Japanese pronunciation is comparatively easy to master. There are hardly any sounds in Japanese that don’t exist in English. Also, Japanese is not a tonal language like Chinese or Thai.

The simplest way to describe the pronunciation is to use English pronunciation for the consonants and Italian for the vowels with a few exceptions. Find examples for all the basic kana below. These are approximations to the correct pronunciation.

あ(a)as in America--
い(i)as in image--
う(u)as in put--
え(e)as in ever--
お(o)as in ork--
か(ka)as in carさ(sa)as in son
き(ki)as in keepし(shi)as in she
く(ku)as in Kubrickす(su)as in super
け(ke)as in kelpせ(se)as in set
こ(ko)as in cornそ(so)as in Sony
た(ta)as in tarな(na)as in gnarl
ち(chi)as in cheapに(ni)as in niece
つ(tsu)as in tsunamiぬ(nu)as in numerous
て(te)as in tempね(ne)as in net
と(to)as in tornの(no)as in norm
は(ha)as in hardま(ma)as in market
ひ(hi)as in heみ(mi)as in me
ふ(fu)as in whoむ(mu)as in mousse
へ(he)as in heavyめ(me)as in met
ほ(ho)as in hornも(mo)as in more
や(ya)as in yardら(ra)as in large
--り(ri)as in leak
ゆ(yu)as in universeる(ru)as in loose
--れ(re)as in left
よ(yo)as in Yorkろ(ro)as in lord
わ(wa)as in what(n)as in kin
を (wo)as in ork--

The "h" in ひ (hi) is a little more throaty, and the "h" of ふ (fu/hu) is pronounced more like an "f".

The "r" sound lies somewhere between an "l" and a "d". The tip of the tongue touches the palate briefly.

The "w" sound is different from the English "w". The correct way of pronouncing it is by putting your lower lip against your upper teeth and releasing it at the beginning of the sound.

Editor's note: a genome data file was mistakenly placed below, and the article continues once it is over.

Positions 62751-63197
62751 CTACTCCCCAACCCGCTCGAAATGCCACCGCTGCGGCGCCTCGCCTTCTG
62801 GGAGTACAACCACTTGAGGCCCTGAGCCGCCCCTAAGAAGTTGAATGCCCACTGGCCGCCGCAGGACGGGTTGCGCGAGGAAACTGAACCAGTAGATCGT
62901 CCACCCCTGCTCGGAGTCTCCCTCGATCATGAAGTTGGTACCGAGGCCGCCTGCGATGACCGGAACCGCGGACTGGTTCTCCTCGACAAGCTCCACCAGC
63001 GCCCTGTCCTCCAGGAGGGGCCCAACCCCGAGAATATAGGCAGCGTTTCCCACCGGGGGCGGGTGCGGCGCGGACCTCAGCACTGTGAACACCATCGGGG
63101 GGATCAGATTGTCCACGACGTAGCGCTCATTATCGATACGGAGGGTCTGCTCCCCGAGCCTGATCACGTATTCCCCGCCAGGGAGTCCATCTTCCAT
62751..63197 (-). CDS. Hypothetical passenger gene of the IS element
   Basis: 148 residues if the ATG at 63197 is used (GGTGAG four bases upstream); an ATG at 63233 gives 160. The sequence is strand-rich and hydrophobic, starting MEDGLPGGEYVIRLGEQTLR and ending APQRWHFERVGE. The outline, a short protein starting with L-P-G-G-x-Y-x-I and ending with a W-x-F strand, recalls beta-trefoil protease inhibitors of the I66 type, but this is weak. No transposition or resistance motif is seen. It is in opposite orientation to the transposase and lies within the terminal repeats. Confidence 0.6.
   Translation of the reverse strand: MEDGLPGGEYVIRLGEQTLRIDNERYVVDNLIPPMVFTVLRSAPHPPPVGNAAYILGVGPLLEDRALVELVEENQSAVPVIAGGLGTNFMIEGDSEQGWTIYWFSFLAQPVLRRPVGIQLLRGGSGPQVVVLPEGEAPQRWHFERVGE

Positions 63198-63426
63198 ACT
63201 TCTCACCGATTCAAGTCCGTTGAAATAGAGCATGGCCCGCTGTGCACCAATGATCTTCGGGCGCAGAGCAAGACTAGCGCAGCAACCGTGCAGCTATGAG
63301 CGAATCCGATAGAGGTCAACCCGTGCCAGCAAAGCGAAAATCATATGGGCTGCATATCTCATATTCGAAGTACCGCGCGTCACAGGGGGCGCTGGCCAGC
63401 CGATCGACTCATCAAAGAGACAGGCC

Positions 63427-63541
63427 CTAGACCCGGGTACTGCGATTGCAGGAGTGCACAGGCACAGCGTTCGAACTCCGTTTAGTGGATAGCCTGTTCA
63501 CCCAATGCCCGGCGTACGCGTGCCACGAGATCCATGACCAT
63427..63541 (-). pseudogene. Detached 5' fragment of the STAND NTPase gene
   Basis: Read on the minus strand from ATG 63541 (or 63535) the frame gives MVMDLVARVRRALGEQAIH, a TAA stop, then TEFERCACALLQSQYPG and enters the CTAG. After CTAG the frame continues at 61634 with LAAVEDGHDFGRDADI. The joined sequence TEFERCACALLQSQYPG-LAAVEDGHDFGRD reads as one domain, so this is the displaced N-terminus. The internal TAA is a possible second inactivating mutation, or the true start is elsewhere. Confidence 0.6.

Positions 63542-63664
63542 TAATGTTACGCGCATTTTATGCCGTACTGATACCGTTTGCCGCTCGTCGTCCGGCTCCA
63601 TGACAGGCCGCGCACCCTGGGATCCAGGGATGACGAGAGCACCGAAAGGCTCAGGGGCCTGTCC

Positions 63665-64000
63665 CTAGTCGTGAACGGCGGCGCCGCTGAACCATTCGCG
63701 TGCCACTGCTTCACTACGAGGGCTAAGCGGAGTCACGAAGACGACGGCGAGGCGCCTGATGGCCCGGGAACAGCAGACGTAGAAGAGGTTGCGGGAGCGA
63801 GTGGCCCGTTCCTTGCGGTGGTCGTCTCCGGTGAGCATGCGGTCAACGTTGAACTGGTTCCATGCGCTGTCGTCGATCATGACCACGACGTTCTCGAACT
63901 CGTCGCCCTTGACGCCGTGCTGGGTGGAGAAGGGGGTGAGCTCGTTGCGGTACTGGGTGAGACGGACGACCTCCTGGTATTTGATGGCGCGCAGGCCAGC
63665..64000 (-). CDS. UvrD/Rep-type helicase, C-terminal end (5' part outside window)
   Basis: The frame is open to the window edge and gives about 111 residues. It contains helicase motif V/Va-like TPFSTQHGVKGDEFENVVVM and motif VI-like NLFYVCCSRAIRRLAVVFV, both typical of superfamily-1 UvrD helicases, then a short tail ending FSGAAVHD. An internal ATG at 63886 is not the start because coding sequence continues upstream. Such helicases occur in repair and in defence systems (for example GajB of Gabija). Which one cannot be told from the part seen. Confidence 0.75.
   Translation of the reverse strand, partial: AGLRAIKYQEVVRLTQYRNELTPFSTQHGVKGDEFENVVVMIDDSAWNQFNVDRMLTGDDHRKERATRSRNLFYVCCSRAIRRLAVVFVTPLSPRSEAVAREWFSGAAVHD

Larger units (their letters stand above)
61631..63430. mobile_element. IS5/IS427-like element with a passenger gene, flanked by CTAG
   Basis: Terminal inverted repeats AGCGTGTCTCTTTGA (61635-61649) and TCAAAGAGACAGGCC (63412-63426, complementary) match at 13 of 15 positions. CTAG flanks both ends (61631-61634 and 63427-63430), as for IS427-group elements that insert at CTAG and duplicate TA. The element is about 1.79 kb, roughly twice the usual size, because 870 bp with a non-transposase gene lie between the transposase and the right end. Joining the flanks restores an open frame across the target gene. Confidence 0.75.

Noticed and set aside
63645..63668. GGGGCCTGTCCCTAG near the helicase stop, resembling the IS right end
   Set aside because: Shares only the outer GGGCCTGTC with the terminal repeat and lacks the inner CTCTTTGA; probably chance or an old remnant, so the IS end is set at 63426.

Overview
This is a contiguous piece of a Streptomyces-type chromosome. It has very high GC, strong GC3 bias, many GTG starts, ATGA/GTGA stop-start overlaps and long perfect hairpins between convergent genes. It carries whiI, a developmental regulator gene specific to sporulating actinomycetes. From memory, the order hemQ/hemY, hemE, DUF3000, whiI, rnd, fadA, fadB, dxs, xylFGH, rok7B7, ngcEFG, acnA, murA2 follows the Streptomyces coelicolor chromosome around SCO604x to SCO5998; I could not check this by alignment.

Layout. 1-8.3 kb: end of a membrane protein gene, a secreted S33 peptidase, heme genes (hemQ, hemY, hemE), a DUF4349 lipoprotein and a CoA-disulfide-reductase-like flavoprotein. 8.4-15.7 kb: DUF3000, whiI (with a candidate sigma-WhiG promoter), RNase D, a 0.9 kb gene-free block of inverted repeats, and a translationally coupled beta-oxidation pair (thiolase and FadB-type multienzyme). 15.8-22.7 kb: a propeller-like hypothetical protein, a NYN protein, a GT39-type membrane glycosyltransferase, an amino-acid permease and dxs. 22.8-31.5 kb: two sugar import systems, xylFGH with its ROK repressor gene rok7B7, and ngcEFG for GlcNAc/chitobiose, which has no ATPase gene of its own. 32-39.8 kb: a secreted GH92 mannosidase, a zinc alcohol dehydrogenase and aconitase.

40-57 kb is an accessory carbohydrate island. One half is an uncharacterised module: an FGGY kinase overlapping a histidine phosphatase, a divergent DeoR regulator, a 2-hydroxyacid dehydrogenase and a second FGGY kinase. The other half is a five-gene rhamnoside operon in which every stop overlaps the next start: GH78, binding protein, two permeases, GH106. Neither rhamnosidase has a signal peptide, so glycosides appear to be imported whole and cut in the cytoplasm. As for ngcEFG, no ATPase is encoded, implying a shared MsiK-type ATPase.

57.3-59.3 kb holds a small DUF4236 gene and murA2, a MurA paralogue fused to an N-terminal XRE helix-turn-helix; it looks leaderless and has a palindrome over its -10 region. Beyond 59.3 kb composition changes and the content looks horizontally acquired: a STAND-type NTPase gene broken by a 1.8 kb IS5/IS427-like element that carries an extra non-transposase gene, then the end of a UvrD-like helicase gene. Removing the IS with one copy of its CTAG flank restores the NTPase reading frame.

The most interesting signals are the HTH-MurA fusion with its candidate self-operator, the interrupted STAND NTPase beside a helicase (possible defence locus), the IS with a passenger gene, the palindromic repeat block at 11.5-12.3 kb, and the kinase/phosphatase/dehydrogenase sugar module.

The n’ is pronounced as "ny" when it’s followed by the hiragana え (e):

きんえん禁煙kin'en = kinyenno smoking
せんえん千円sen'en = senyenone thousand yen
かんおん漢音kan'ona reading of a kanji
げんいん原因gen'ina cause

If the "n" is followed by a "k"-, or "g"-syllable, the "ng" and "nk" sounds are pronounced as in English:

まんが 漫画mangaa comic strip
いんかん印鑑inkana seal
げんご言語gengolanguage

If the "n" is followed by a "b"-, "p"-, or "m"-syllable, the "n" is pronounced as an "m":

さんぽ 散歩sanpo = sampoa walk / a stroll
はんばい販売hanbai = hambaisale / marketing
よんまい四枚yonmai = yommai4 sheets

The small tsu (っ) and long consonants:



The small "tsu" (っ) is pronounced as a small pause or an extended consonant in the case of s-syllable:

すっきり-sukkiri = su_kirirefreshed feeling
むっつ六つmuttsu = mu_tsusix
けっする決するkessuruto decide

The "n"- and "m"-syllables are extended by placing the hiragana ん in front of it:

こんな-konna like this
さんまい三枚sanmai = sammai3 sheets

Particles:


The "w" in を (wo) is silent, and when used as particles, は (ha) is pronounced as "wa", and へ (he) as "e".

Silent vowels:


In the following hiragana the "i" and "u" are silent when followed by a voiceless consonant:

し (shi), す (su), ち (chi), つ (tsu), ひ (hi), and ふ (fu)

This includes occasions where a word ends on one of the above syllables, and the next word starts with a voiceless consonant.

したshita = shtabelow
すてき素敵suteki = stekicool
ちからchikara = chkarapower
ふとん布団futon = ftona futon

Polite forms:


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In です (desu) and …ます (-masu) the "u" is silent.

To speak (言う)

The verb 言う (iu), meaning to speak or to say, is pronounced as "yuu". Also in contractions with the ren’youkei 言 is pronounced as "yu": 言って (yutte), 言った (yutta), 言ったり (yuttari) and 言ったら (yuttara). In all other cases, the normal "i" pronunciation is kept.

言ういうiu = yuuto speak / to say / to tell
言っていってitte = yutte(please) tell me.
言ったいったitta = yuttaI told him.
言ったりいったりittari = yuttarito speak (and such)
言ったらいったらittara = yuttaraif you say it
言いますいいますiimasu to speak / to say / to tell
言えるいえるieru I can speak.
言えばいえばiebaif you say it
言わないいわないiwanaihe doesn't speak